Bagel chips are a no-brainer for accompanying a thermos or food jar full of lunch soup. Easy, but still special. Of course, if you want to look like a real freaking Martha Stewart (minus the oversized dress shirts and prison record … I mean, hopefully, right?), you can dehydrate up a batch of these next time you’re having friends over for a Superbowl party or drinks. They make amazing and versatile nibbles, they’re more interesting than just picking up chips, and you’ll have spent all of eight minutes putting them together.
Now, I realized after I’d sent you all the shopping list for Round 4, that I failed to mention that the bagels work much better for this recipe if they’re not the pre-sliced kind. My apologies to anyone who already went out and got them – they’ll still work, but some of your chips will be quite small!
This is another one of those recipes that I absolutely adore because it’s so incredibly versatile, it demands such a very small time commitment (active time is under 10 minutes). Plus, my favorite feature: once you set it up, the damn things makes itself. You can walk away from it, and come back in a couple of hours to perfect bagel chips, without ever having had to turn on your oven.
So, pick your favorite combination from below, or use some of your favorite herbs, or flavored bagels, or just stroll through the grocery snack aisle for inspiration, and do your own! And if you have the Nesco dehydrator I have, don’t forget that you can get extra trays so you can do all of your bagel chips at once – totally getting another three trays for my birthday next month, by the way!
- 4 whole wheat bagels (or plain bagels - just make sure they're not pre-sliced)
- 1/4 cup apple cider vinegar + 2 tsp salt + 1/2 tsp ground pepper
- 2 Tb melted butter + 1 Tb brown sugar + 1 Tbsp sugar + 1 tsp cinnamon
- 2 Tb olive oil + 1/4 cup grated parmesan cheese
- Slice bagels into coins or slabs, about 1/8 inch thick.
- Arrange onto dehydrator trays.
- Brush the liquid part of your flavorings (vinegar, butter, oil, etc) lightly onto surface of bagel slices (I use this brush), and sprinkle dry ingredients over top.
- Set dehydrator to go at 155 degrees for 2 hrs.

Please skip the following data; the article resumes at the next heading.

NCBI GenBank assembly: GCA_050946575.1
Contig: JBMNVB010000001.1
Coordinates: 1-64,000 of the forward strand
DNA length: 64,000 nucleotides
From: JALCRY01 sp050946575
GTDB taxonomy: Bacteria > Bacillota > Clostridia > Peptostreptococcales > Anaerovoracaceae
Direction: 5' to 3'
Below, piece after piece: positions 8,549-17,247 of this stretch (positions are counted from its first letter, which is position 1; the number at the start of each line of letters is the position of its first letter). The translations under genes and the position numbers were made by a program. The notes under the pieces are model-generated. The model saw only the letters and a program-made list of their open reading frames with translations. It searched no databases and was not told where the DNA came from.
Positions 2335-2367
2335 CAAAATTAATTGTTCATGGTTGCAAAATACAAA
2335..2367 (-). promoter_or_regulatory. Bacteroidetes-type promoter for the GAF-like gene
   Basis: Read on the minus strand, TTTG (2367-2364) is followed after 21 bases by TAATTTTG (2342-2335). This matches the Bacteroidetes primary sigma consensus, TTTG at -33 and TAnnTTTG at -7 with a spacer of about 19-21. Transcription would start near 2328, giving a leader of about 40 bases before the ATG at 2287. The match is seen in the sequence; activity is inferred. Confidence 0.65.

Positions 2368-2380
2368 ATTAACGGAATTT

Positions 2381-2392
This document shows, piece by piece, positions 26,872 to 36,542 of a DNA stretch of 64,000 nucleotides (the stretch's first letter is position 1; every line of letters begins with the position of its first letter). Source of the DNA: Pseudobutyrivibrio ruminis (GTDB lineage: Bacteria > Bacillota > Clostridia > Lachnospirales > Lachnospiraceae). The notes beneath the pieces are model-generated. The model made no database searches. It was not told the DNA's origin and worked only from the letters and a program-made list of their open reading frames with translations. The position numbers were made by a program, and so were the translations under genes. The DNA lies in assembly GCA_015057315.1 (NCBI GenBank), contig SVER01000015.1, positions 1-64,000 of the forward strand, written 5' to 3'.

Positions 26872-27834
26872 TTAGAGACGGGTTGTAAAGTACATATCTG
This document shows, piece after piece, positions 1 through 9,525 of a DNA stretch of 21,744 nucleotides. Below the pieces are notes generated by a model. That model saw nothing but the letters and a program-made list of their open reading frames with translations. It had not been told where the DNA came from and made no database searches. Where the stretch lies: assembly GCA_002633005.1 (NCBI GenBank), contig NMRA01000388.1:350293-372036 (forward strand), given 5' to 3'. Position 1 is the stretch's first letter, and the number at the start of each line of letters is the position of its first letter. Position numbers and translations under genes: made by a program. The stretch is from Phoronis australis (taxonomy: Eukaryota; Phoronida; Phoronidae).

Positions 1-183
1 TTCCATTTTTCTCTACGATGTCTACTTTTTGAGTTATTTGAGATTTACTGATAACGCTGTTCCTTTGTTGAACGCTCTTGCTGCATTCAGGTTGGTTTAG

- Smile a lot as you go about the rest of your lunch prepping, because it smells like you just baked that all by your own bad self.
- Store in an airtight container.
- Yield: 5 dehydrator trays of bagel chips
[fancy_header type=”3″]Download Round Four Shopping List[/fancy_header]
[fancy_header type=”3″]Download Round Four Worksheet[/fancy_header]
- The-Best-Freeze-Ahead-Soup-Known-To-Man. No, seriously.
*This soup is perfection as is, but absolutely withstands omissions and substitutions. Whether it’s a vegan thing, a dairy- or gluten-allergy thing, or a “kid hates anything remotely green” thing, I promise you this soup will see your modifications and raise you an OM
- BONUS How-To: Chicken Stock/Vegetable Stock to use in your soup, that will just make you feel sorry for all those suckers eating out of a can – EXTRA BONUS: we’ll do this stove-top, but Ill tell you how to do it with your Instant Pot as well, which is just a whole other level of awesomeness.
- Mini Mac-and-Cheese Muffin Bites.
- Pumpkin Spice Waffles
- Ridiculously-Easy-And-Totally-Worth-It (yes, it’s a theme) Bagel Chips (three ways, people!)
- Chewy Dried Pears
Here’s the list of equipment you’ll need, and a list of equipment that makes life easier.
- Large Stockpot. No need to try to stir slowly to not slosh out of a 10 quart stockpot. Go for this 16 quart stockpot. It’s about $25, and will make your soups and broths far easier.
- Measuring Funnel Pitcher – 3.5 cup
- Muffin tins, for your individual servings of mac and cheese. You will be baking eight tins so you’ll want at least two, but ideally four
- Silicone Muffin Cups for soup – standard size or jumbo